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Sony to release 'clean' versions of films as extras through download sites

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  • Sony to release 'clean' versions of films as extras through download sites

    Sony Pictures Home Entertainment has announced plans to release "clean" versions of popular films.

    It'll see "edited for content" versions available as one of the extras included with the original film purchased on download sites like iTunes.

    The project will launch with 24 films, including Easy A, the Ghostbusters franchise, Crouching Tiger Hidden Dragon and Captain Phillips.


    http://www.bbc.co.uk/newsbeat/articl...download-sites

  • #2
    "Clean" in the sense that Mary Whitehouse would have used? "Clean" like "clean language", no nudity, no violence, no on-screen deaths, etc? Back to the age when gangsters were seen to mutter something that had a lip-shape suggesting it began with an "F" but came out sounding like "Gosh", or "Yikes"?
    Like watching "Towering Inferno" on a Sunday afternoon on TV and seeing that none of the characters are seen to die.
    As long as this is just an option and not a requirement then I suppose it is OK.

    Comment


    • #3
      Originally posted by StoneAgeMan View Post
      "Clean" in the sense that Mary Whitehouse would have used? "Clean" like "clean language", no nudity, no violence, no on-screen deaths, etc? Back to the age when gangsters were seen to mutter something that had a lip-shape suggesting it began with an "F" but came out sounding like "Gosh", or "Yikes"?
      Like watching "Towering Inferno" on a Sunday afternoon on TV and seeing that none of the characters are seen to die.
      As long as this is just an option and not a requirement then I suppose it is OK.
      Remember that America was started by Puritans and a lot of them still seem to have a very Puritan attitude when it comes to speaking on TV.
      Count the number of times you see someone saying "Oh Gosh" when you know that they really wanted to say "Oh, God"

      Steve


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      • #4
        Sorry if I misunderstood, but does it mean they'll continue to release films uncut on DVD/Blu-ray and only edit them for downloading?

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        • #5
          Originally posted by Carl V View Post
          Sorry if I misunderstood, but does it mean they'll continue to release films uncut on DVD/Blu-ray and only edit them for downloading?
          as one of the extras included with the original film

          Original film with NO edits and an edited version of the film.

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          • #6
            Originally posted by Metro1962 View Post

            as one of the extras included with the original film

            Original film with NO edits and an edited version of the film.
            Thank you.

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            • #7
              Originally posted by StoneAgeMan View Post
              "Clean" in the sense that Mary Whitehouse would have used? "Clean" like "clean language", no nudity, no violence, no on-screen deaths, etc? Back to the age when gangsters were seen to mutter something that had a lip-shape suggesting it began with an "F" but came out sounding like "Gosh", or "Yikes"?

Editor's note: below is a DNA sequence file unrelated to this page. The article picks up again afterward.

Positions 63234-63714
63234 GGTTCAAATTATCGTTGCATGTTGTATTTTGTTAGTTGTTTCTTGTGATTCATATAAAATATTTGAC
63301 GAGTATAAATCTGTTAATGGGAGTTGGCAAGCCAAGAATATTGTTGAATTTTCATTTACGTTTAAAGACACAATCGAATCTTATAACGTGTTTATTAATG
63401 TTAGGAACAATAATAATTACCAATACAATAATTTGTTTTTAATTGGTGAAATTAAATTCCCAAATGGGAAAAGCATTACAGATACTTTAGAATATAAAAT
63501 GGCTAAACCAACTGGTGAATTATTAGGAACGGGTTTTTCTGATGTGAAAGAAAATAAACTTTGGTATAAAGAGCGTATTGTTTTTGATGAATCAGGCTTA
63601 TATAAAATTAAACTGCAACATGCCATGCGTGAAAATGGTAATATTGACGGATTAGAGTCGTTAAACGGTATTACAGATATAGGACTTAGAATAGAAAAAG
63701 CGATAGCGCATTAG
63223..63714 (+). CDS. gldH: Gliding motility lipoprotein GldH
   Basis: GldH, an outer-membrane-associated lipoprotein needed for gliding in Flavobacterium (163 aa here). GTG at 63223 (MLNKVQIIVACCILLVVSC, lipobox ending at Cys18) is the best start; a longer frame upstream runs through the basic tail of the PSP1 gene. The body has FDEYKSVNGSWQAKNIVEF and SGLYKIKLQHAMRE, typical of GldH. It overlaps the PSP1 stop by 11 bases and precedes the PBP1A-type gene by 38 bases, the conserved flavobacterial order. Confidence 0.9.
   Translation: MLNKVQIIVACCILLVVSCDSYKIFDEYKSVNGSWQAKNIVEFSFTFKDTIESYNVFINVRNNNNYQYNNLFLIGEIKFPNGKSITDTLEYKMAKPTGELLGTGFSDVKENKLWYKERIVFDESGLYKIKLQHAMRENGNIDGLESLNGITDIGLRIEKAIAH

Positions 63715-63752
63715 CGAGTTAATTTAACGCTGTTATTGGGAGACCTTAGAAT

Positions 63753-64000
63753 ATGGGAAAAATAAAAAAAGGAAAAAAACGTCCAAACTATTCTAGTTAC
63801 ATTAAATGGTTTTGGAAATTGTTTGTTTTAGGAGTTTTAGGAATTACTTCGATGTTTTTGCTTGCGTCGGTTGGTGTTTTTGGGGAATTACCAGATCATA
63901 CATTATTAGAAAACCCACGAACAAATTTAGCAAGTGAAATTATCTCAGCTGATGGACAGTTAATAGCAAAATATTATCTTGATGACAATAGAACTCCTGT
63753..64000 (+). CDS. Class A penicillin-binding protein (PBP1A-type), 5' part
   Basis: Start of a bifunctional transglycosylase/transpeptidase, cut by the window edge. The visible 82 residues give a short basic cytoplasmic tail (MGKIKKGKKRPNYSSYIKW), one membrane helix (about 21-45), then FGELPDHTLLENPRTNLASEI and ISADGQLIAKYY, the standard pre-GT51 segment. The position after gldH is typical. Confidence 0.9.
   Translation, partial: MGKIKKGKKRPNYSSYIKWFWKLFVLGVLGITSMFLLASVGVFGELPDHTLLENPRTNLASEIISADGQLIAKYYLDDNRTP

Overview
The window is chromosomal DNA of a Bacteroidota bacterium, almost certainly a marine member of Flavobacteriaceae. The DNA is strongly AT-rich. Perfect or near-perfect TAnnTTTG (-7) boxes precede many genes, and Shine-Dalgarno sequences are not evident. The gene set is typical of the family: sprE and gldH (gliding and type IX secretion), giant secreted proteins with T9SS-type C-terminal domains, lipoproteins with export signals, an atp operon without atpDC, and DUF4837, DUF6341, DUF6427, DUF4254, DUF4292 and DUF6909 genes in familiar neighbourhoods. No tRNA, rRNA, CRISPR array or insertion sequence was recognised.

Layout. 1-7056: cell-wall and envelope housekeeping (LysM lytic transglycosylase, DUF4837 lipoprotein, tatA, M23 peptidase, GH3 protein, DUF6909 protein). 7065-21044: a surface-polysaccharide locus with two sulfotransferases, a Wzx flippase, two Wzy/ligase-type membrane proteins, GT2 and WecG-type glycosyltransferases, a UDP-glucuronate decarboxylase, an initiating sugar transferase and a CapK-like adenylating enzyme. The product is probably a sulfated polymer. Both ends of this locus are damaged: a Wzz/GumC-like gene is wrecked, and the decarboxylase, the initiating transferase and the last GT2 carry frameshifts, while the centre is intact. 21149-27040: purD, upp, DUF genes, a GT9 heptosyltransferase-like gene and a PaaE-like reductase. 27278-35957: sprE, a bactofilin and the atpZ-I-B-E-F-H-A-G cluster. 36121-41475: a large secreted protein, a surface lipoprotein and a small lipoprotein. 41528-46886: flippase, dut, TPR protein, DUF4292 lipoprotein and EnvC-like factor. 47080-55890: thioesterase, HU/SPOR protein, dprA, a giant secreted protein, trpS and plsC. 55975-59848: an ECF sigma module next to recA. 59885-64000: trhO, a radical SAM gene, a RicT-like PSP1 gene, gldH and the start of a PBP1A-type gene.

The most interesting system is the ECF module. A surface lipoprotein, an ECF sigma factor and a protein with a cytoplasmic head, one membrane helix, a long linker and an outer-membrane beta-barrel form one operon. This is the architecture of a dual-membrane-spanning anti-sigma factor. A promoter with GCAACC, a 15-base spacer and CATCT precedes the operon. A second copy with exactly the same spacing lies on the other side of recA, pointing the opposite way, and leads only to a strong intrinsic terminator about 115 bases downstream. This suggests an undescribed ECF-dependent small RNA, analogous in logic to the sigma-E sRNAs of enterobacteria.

Yes, those were the days indeed. Do you remember back in the 80's and early 90's when the Radio Times would describe a film as being a "specially prepared TV-version"......even on a film shown at midnight!

              Comment


              • #8
                "Saturday Night Fever" was one. It is actually a fairly dark story, but everyone now expects it to be nothing but John Travolta in the disco with his white suit on. There are scenes with his friends that feel more like something Scorsese would have done. Young Italian-Americans in New York out for a good time. One of them ends up taking his own life jumping off a bridge. It's dark and there is appropriate language... which in the "clean" version comes out just plain silly. If I recall correctly, they took a mild curse from a character then re-used it several times in later dialogue. So instead of something stronger (and natural), it would be "that's crazy man, he's just a *foolish person*, Don't let that *stuff* get you down. If he tries that with me I'll *fix him* good."

                Then of course, in Britain we had "The Bill" where cops and robbers called each other names that even ten-year-olds would feel were too childish. Mind you, having said that, the ten-year-olds these days swear a lot more than the adults.

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                • #9
                  Am I allowed to say "bollocks" on this forum?

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                  • #10
                    Originally posted by narabdela View Post
                    Am I allowed to say "bollocks" on this forum?
                    You just did

                    Steve

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                    • #11
                      From the Wiki page, "Bollocks";
                      The word has a long and distinguished history, with the Oxford English Dictionary (OED) giving examples of its usage dating back to the 13th century. One of the early references is Wycliffe's Bible (1382), Leviticus xxii, 24: "Al beeste, that ... kitt and taken a wey the ballokes is, ye shulen not offre to the Lord..." (any beast that is cut and taken away the bollocks, you shall not offer to the Lord, i.e. castrated animals are not suitable as sacrifices).